Similar to his All-NBA and All-Defensive First Team honors, it would be extremely easy to just throw an A+ at Kobe Bryant based on reputation alone. There’s no denying that without Kobe Bryant the Lakers are not even close to a playoff powerhouse, let alone the league’s two-time defending champions.
This year, however, Bryant saw his numbers take a dip from seasons past, forcing fans to come to the realization that he’s not going to be the Lakers’ alpha dog forever. As hard as it is to believe, this season gave recognizable life to the notion that there will be a day when Kobe Bryant is no more.
While that was widely apparent this season, that’s not to say that Bryant had a bad or terrible 2010-11 campaign. Playing injured for essentially the entire season without missing a single game gave even more backing to Bryant’s legacy as one of the league’s greatest players of all time.
However, his presence in each of the Lakers’ 82 regular season games this year came at a cost. Bryant was frequently absent during team practices, and the lack of consistency and continuity during practice created by that undoubtedly effected the Lakers during their games throughout the year. While the Lakers complacent attitude is by no means Bryant’s fault – he is one of the hungriest and most competitive players in sports history – his lack of presence during practice surely had an adverse effect on the Lakers in that area.
Bryant’s 25.3 PPG this season was his lowest output since 2003-04, when the Lakers sported four future Hall of Famers on their roster (Bryant, Shaquille O’Neal, Karl Malone and Gary Payton). However, his assist, rebound, steal and shooting percentage numbers were right on par with his career average in those categories, so he didn’t hit too steep of a decline.
Scoring 2,000+ points for the fifth time in his last six seasons, Bryant climbed the ladder of the NBA’s all time leading scorers, and currently resides as the sixth highest scorer in NBA history with 27,868 career points. He trails only Shaquille O’Neal, Wilt Chamberlain, Michael Jordan, Karl Malone and Kareem Abdul-Jabbar for the top spot, and assuming he plays two to three more years at this level, he’ll surely make a run for the No. 1 spot before he retires.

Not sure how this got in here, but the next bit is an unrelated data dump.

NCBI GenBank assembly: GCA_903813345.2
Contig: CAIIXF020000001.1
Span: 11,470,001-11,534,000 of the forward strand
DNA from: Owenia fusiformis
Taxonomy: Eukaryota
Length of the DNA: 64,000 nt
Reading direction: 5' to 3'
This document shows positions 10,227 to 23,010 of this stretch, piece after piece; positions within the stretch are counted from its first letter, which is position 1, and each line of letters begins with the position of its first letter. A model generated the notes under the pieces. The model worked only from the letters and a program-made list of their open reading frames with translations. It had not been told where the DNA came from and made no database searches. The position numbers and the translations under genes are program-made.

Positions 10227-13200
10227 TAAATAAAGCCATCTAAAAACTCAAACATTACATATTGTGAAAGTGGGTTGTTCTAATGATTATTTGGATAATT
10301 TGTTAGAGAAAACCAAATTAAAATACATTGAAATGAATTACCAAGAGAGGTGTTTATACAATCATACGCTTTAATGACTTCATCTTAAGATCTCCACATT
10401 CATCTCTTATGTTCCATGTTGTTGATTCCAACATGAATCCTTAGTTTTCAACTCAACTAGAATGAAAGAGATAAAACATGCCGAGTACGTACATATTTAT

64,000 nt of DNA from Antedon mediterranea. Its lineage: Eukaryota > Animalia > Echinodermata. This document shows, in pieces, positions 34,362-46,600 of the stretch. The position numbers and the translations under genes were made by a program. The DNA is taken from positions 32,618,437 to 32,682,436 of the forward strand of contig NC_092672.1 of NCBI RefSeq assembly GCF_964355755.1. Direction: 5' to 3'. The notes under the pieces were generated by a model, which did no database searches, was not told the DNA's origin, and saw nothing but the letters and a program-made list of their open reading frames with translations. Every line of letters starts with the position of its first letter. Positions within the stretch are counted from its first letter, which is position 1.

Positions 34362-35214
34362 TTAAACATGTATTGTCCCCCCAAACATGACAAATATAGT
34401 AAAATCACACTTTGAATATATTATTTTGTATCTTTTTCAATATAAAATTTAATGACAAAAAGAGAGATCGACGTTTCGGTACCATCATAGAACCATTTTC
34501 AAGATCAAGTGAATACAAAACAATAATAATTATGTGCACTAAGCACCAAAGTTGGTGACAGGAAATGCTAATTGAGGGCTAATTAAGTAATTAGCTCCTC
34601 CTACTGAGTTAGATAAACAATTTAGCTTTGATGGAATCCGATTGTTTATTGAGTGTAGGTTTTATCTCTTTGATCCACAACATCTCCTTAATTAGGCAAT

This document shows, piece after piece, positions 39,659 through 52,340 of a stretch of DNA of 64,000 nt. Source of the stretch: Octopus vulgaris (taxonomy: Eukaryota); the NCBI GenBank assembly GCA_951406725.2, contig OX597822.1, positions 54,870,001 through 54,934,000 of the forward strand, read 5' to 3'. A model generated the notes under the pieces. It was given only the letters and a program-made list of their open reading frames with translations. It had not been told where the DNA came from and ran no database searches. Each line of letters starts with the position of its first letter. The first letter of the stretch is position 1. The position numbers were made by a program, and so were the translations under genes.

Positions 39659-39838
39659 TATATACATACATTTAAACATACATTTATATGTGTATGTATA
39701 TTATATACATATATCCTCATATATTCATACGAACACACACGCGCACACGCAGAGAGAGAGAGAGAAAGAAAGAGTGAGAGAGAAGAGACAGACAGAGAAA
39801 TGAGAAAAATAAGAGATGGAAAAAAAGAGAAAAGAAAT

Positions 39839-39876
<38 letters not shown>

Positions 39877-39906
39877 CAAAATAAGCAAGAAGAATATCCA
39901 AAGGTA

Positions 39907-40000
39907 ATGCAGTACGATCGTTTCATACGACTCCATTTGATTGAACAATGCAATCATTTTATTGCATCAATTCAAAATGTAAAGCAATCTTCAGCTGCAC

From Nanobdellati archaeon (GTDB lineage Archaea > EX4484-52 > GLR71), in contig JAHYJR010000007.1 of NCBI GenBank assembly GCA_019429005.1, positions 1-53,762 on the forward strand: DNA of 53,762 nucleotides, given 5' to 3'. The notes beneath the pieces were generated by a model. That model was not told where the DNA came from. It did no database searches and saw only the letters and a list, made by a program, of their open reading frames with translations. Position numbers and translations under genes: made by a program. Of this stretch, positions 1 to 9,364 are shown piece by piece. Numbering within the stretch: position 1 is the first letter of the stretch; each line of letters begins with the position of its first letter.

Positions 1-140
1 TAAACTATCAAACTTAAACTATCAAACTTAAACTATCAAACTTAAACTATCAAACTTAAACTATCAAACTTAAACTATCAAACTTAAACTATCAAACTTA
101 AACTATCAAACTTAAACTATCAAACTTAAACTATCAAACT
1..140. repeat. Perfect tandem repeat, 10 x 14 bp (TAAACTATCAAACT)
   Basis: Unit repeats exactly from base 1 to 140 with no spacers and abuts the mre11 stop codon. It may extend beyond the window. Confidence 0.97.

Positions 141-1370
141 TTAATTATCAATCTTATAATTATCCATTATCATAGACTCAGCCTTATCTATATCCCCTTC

As stated before, it would be easy to just slap an “A+” on Bryant’s report card and call it a day, but is that truly fair? Taking into consideration, Bryant’s undying competitive drive in spite of injuries, paired with his ability to guide the Lakers through a roller coaster season, a grade of “exceeds expectations” is only fitting for the future hall of famer. Therefore, for 2010-11 Bryant receives an A- for his performance and contributions to the Lakers. It obviously wasn’t his best season as a member of the Lakers, but without him, the Purple and Gold would not have even come close to the second round of the playoffs.
While his window of league domination is quickly narrowing, Bryant’s future is still bright. Barring injury, he still has at least two, maybe even three or four seasons of quality basketball ahead of him. He maintains his body better than anyone in sports today, and even though he be an aged 33 years old heading into next season – there are only a few players in the league that I would put my money on, following an exit like the Lakers had last week, to come back and restore order in Hollywood quite like Kobe will.
With the extra time, expect a classic Kobe Bryant summer, in which he will return to the court next season stronger than ever, looking to add the highly-coveted sixth NBA championship to his resume. It will be difficult, but just like there will never be another Michael Jordan, there will never be another Kobe Bryant.
[phpbay]Los Angeles Lakers, 3, “”, “”[/phpbay]